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Jason's Quest by Charles Warren Stoddard

I.

This is a story of love for love, and how it came to naught. In it there shall be no marrying from mercenary motives; the manoeuvering mother-in-law is suppressed; Nature takes her course; and in the climax I strive to prove how sad a thing it is that men are modest and women weak.

Still, I do not lose faith in humanity, but hope for better things in the broad, bright future. I would respectfully call attention to the moral of this tale, and, as for the heroes and heroines of the hereafter, I cheerfully leave them to regulate their affairs upon a different basis; which basis, I devoutly believe, will be one of the inevitable results of time.

But, lo! the heroine approaches and the story begins!

Life with some of us is but the grouping of a few brilliant or sombre tableaux, which are like the famous lines in an epic that immortalize the whole. Maud's life was such a one, and her years had been rather unpicturesque until now, when the shadows began to deepen and the lights to grow more intense. In fact, she seemed to be approaching some sort of a climax, and she began to grow nervous about it, being just woman enough to dwell somewhat anxiously upon her anticipated d├ębut, and to hope for at least a decent appearance in her extremity.

The good-hearted, commonplace people of a pleasant country down the coast—which I will call Dreamland for convenience' sake—thought of Maud only as a gentle and humane little lady, with a comfortable income and a character above reproach. So Maud abode in peace with her maids at the seaside cottage, spending the still hours of Dreamland between her rose-garden on the sunny slope to the southward and the conservatory of lily-like nuns on the hill toward the sea.

Maud was unhappy in a world which had treated her very kindly indeed, and it was simply because she had a dove's heart, that was always fluttering in a strange place, and the face of a nun, that was for ever getting looked at by all sorts of people, much as it disliked that kind of treatment from the best of them.

The only reason why Maud preferred such a dull place as Dreamland to the splendid metropolis up the coast was that she might have a quiet time of it, and not be annoyed by the impudent metropolitans. In fact, she was tired of her lovers—all save one, a fine young fellow named Jason, but better known in Dreamland as John. I have mentioned, I believe, that Maud was in very good circumstances: I am sorry to add that Jason wasn't. He was rich only in his untried youth and the promises of a glorious manhood.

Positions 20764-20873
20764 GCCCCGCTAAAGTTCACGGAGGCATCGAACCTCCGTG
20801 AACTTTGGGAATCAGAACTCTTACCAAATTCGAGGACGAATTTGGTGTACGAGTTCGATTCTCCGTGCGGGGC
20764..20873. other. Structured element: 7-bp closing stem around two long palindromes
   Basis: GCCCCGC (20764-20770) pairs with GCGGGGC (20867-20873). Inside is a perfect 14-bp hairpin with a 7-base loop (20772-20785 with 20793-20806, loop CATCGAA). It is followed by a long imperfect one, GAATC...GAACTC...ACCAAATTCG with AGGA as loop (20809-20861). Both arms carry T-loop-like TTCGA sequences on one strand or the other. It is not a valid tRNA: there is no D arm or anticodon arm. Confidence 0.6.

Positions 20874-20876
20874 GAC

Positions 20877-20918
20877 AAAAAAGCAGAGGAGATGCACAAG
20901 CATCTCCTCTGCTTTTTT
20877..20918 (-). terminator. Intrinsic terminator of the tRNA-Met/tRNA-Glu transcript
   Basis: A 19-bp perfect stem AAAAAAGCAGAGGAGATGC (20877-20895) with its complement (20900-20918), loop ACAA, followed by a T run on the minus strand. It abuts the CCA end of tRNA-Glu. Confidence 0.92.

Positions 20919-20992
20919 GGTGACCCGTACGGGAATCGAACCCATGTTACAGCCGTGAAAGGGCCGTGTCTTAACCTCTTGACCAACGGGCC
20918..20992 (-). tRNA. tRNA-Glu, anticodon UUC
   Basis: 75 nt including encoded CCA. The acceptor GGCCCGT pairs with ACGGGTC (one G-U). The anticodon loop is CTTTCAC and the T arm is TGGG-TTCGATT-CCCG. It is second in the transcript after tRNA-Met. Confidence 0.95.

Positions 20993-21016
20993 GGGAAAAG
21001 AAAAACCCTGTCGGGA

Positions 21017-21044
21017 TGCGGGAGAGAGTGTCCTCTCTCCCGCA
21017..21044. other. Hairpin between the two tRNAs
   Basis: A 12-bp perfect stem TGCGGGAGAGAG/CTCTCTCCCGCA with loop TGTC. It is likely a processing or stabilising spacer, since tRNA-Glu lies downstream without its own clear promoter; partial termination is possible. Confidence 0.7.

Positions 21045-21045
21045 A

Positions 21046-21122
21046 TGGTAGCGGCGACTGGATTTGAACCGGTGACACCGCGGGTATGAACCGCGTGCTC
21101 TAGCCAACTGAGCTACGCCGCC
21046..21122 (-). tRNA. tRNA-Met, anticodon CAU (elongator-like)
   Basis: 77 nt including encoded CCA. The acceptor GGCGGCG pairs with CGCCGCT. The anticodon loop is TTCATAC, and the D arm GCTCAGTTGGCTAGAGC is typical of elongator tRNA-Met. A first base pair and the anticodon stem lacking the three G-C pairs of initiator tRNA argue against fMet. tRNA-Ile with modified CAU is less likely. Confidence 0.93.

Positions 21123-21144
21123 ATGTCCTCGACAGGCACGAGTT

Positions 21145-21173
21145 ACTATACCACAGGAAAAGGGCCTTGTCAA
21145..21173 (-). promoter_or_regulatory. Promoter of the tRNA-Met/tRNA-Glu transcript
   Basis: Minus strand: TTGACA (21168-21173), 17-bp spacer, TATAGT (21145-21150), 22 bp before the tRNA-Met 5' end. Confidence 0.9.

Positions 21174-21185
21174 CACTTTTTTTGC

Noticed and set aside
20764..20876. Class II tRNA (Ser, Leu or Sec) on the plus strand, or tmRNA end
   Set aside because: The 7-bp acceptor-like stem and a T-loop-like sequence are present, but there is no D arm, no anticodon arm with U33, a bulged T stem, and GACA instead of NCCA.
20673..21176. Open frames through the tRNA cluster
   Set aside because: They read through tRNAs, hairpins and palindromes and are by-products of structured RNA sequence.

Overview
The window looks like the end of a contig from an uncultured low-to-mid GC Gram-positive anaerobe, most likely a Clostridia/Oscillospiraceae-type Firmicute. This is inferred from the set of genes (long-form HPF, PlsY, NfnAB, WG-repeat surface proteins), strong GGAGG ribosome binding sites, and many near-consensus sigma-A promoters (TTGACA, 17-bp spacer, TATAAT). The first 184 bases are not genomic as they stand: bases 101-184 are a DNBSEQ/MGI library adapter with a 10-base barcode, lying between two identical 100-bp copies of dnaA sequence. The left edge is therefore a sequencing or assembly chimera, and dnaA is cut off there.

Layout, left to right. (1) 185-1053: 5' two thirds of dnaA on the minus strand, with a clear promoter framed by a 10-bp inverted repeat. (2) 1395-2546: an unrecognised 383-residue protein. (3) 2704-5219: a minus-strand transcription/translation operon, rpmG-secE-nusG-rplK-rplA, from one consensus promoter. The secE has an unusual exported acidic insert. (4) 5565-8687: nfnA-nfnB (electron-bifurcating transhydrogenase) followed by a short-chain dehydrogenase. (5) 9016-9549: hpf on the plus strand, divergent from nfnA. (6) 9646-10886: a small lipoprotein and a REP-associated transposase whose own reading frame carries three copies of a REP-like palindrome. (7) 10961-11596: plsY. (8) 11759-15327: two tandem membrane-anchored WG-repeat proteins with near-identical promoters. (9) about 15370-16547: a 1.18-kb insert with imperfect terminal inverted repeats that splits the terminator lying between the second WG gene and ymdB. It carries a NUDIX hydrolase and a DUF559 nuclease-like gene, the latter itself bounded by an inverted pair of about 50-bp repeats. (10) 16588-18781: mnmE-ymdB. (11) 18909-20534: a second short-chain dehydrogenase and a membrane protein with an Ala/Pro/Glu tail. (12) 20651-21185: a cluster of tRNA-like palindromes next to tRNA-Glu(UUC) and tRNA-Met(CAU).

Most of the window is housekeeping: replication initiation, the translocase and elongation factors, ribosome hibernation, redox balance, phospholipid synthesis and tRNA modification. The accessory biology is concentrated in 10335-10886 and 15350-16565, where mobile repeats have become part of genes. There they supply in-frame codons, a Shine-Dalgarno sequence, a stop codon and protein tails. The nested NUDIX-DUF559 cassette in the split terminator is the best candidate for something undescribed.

Jason loved Maud, and she knew it as well as she ever knew anything in her life—she knew it without his having told her. Had she not divined it by the infallible intuition of the heart, she might have lived believing herself unloved, for Jason hadn't the remotest idea of mentioning the fact. He could barely live comfortably by himself, frugal as he was; and he would not go to her empty-handed, though Heaven knows she had enough for two, and was dying to share it with him. He went his way, and the way was tedious enough in those days. Like a mirage, happiness glimmered before him, but his upright and patient steps brought him no nearer to its alluring vista.

Youth is impatient and sanguine, and Jason, in his impetuous and hopeful youth, besought the oracle, whose prophetic utterances seemed to imply that his future and his fortune lay in some distant land, and that it would be wise for him to seek it at once. Jason, like his illustrious predecessor, resolved to go over the sea in search of the golden fleece. It was the most adventurous thing he ever did, and Maud thought it a hopeless and a willful act; yet she could do nothing but hold her peace, while her poor heart was as near to breaking as possible—much nearer to breaking than it is usually safe for a maiden's heart to be.

So Jason gathered his mates—a reckless lot they were, too—and, having laden his barque and swung into the stream, his men said their final adieux, receiving quantities of pincushions and bookmarks, so indispensable to Argonauts, as testimonials of eternal fidelity from the maids of Dreamland.

Jason strode to the cottage and kissed the hand of Maud as if it were the hand of a princess; after which, with much embarrassment, he plucked a rose from her garden, while a pang pierced his heart till it ached again, and a thorn probed his finger till a drop of blood fell upon a myrtle leaf; which leaf Maud coveted, and keeps to this day—hugged to her in her grave-clothes.

It is of course best that this life should not be perfect, for the life to come might suffer by comparison; yet it is one of the cruelest decrees of Nature—if Nature has really decreed what seems so wholly against her—that a woman's heart must bide its time and be silent in the presence of its natural mate while every attribute of her being implores his recognition; and that the truest men are too honorable or too proud to yield themselves, having no offering but their honest love to lay at the feet of their mistresses. If it were not so, the princess would not have mourned in her garden for her flown mate, and there would have been much happiness on short notice.